It’s tempting but wrong to assess the value of a proposed investment by measuring whether it will make us better off than we are now. It’s wrong because, if things are deteriorating on their own, we might be worse off than we are now after we make the proposed investment but better off than we would have been without it. Philip Bobbitt calls this logic Parmenides’ Fallacy, after the ancient Greek logician who claimed to have proved that conditions in the real world must necessarily be unchanging. Analysts who attempt to distill the value of an innovation into one simple number that they can compare with other simple numbers are generally trapped by Parmenides’ Fallacy.

It’s hard to accurately forecast the stream of cash from an investment in innovation. It is even more difficult to forecast the extent to which a firm’s financial performance may deteriorate in the absence of the investment. But this analysis must be done. Remember the response that good economists are taught to offer to the question “How are you?” It is “Relative to what?” This is a crucial question. Answering it entails assessing the projected value of the innovation against a range of scenarios, the most realistic of which is often a deteriorating competitive and financial future.

The projected value of an innovation must be assessed against a range of scenarios, the most realistic of which is often a deteriorating competitive and financial future.

The second set of problems with discounted cash flow calculations relates to errors of estimation. Future cash flows, especially those generated by disruptive investments, are difficult to predict. Numbers for the “out years” can be a complete shot in the dark. To cope with what cannot be known, analysts often project a year-by-year stream of numbers for three to five years and then “punt” by calculating a terminal value to account for everything thereafter. The logic, of course, is that the year-to-year estimates for distant years are so imprecise as to be no more accurate than a terminal value. To calculate a terminal value, analysts divide the cash to be generated in the last year for which they’ve done a specific estimate by (r−g), the discount rate minus the projected growth rate in cash flows from that time on. They then discount that single number back to the present. In our experience, assumed terminal values often account for more than half of a project’s total NPV.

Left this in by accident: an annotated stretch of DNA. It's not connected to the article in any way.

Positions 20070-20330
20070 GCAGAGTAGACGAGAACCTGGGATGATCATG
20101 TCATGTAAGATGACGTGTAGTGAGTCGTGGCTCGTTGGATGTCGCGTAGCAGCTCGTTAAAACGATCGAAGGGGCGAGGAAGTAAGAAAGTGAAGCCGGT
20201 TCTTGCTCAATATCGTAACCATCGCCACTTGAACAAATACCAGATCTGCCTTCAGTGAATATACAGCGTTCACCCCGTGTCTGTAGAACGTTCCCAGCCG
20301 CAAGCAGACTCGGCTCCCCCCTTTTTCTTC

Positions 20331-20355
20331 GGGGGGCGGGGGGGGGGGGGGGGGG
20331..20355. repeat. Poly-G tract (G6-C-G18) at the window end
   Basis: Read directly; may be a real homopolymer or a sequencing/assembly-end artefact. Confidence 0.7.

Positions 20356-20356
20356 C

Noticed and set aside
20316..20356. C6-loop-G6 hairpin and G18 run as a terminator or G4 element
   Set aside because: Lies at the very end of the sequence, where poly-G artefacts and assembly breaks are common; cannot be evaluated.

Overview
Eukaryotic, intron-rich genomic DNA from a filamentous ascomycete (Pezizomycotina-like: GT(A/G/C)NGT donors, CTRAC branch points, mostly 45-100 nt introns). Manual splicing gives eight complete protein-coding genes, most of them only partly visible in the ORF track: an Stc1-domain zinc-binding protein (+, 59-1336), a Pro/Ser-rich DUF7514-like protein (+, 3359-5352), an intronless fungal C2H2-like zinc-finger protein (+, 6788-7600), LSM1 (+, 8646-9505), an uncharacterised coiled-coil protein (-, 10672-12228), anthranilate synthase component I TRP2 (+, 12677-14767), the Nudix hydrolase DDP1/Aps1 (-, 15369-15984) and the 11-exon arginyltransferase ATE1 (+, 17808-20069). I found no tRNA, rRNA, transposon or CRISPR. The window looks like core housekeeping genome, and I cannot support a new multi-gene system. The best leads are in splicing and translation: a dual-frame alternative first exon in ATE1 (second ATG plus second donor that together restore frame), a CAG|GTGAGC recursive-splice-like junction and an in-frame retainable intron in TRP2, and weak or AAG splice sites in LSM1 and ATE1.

Terminal value numbers, based as they are on estimates for preceding years, tend to amplify errors contained in early-year assumptions. More worrisome still, terminal value doesn’t allow for the scenario testing that we described above—contrasting the result of this investment with the deterioration in performance that is the most likely result of doing nothing. And yet, because of market inertia, competitors’ development cycles, and the typical pace of disruption, it is often in the fifth year or beyond—the point at which terminal value factors in—that the decline of the enterprise in the do-nothing scenario begins to accelerate.

Arguably, a root cause of companies’ persistent underinvestment in the innovations required to sustain long-term success is the indiscriminate and oversimplified use of NPV as an analytical tool. Still, we understand the desire to quantify streams of cash that defy quantification and then to distill those streams into a single number that can be compared with other single numbers: It is an attempt to translate cacophonous articulations of the future into a language—numbers—that everyone can read and compare. We hope to show that numbers are not the only language into which the value of future investments can be translated—and that there are, in fact, other, better languages that all members of a management team can understand.

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Here is a direct link to the complete article.

Clayton M. Christensen is the Kim B. Clark Professor of Business Administration at Harvard Business School. A former CEO of Arrow Electronics, Stephen P. Kaufman (skaufman@hbs.edu) is a senior lecturer at Harvard Business School, in Boston, and has been a director of six public and four private companies. Willy C. Shih is the Robert and Jane Cizik Professor of Management Practice in Business Administration at Harvard Business School.